Wednesday, February 16, 2011

Commitment and Compromise

I don't have the faith or forbearance to live off the land,
Even though I thought that, to do so, would be grand.
The butternut squash we stored has withered away,
And the seed potatoes are sprouting a vine array.
The five pounds of onions that we managed to harvest
Mostly have returned to compost in our forest.
We do have jams and pickled beets from our last garden,
But, to survive in the mountains, we'd have to become hardened.

It takes many years of practice and putting up stores,
And trading with neighbors across the mountain and next door.
Survival comes from battles with nature, hard fought,
And being careful of whatever our labors have wrought.
There is much faith and hope in better times to come;
This is all that is necessary for the contentment of some.
But the long winters are not good for those who brood
Or those that have trouble with controlling their moods.

The washer is now washing while my man runs to town
To dispose of the trash that many bury in the ground.
We recycle everything, including our kitchen refuse;
To do otherwise, we think, would be a serious abuse.
There are many delights in living this way of life,
But the survivalist's world is not without strife.
Making do as a way of life is an almost forgotten virtue
That is proficiently practiced by only a few.

Those with many years and generations on the mountain top
Have grown to accept and be grateful for whatever they've got.
They know who to trust, and who will cheat them;
They're not subject to trusting anyone on a whim.
They know better than to include away folks in their plans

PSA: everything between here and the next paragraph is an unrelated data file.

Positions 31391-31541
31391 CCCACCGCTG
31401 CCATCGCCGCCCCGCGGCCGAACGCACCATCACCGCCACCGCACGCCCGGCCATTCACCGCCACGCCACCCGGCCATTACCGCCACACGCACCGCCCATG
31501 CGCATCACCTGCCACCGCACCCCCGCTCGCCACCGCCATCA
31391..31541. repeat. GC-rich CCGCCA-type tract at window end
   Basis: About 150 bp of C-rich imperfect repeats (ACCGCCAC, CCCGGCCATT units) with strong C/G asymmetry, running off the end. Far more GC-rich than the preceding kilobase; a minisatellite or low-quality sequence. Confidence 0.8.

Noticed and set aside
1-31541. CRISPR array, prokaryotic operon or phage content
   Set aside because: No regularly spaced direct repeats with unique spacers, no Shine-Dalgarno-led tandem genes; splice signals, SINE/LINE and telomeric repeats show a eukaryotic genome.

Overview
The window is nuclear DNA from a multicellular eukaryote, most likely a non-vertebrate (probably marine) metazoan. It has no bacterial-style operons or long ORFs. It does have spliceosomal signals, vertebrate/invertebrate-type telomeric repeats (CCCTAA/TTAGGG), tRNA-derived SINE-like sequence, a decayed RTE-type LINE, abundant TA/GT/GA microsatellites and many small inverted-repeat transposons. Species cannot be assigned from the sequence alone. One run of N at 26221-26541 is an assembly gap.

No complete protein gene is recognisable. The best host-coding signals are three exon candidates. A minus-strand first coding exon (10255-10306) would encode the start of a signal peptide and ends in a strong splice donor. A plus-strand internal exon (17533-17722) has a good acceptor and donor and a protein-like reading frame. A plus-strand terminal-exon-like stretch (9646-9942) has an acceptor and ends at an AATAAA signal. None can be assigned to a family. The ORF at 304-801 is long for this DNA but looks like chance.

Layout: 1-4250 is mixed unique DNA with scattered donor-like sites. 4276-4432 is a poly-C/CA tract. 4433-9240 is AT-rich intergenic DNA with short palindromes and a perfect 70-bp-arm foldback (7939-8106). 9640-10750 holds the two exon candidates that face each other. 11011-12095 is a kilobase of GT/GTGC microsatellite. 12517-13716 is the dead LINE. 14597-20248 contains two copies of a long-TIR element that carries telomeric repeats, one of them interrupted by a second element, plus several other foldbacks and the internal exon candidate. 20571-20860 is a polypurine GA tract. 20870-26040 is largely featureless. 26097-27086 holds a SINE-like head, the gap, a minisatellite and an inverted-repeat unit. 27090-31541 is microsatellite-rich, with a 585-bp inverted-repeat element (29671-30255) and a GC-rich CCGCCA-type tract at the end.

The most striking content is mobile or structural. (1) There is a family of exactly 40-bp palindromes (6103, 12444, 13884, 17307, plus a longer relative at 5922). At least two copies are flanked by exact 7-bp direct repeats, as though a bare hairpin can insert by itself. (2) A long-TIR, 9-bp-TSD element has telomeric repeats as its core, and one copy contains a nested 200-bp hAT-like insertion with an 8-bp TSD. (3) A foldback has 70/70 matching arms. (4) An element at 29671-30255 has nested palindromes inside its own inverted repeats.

Because when times get hard, we return to our clans.
I know this is true, and yet my man and me
Still cherish the friendship that they've offered for free.

We miss the simpler life when we are away;
I sometimes wish I could commit to stay.
But decisions made before I was born
Still conspire to mold my life's form.
Young folks still yearn for our physical presence
And passing on lessons is an elder's life's essence.
I pray that we find a comfortable compromise
For which our family, our friends, and my soul cries.


  1. Living the survivalist life IS tough, Y, but the rewards, as you state, are so missed when we are away. We do eventually 'come home' to the life we once knew, and are so grateful for that privilege. I love coming here to be 'grounded' again. Thanks for that. Who really needs that 'extra room.'

  2. I'm blessed to read your story here put into rhyme and meter. Good work on the writing.

  3. My soul cries with you, I want to do that, but I cannot.

    MY mama and Daddy could but that is how they were raised. I was raised on canned goods from the garden and cured meat in the barn, but I cannot do it.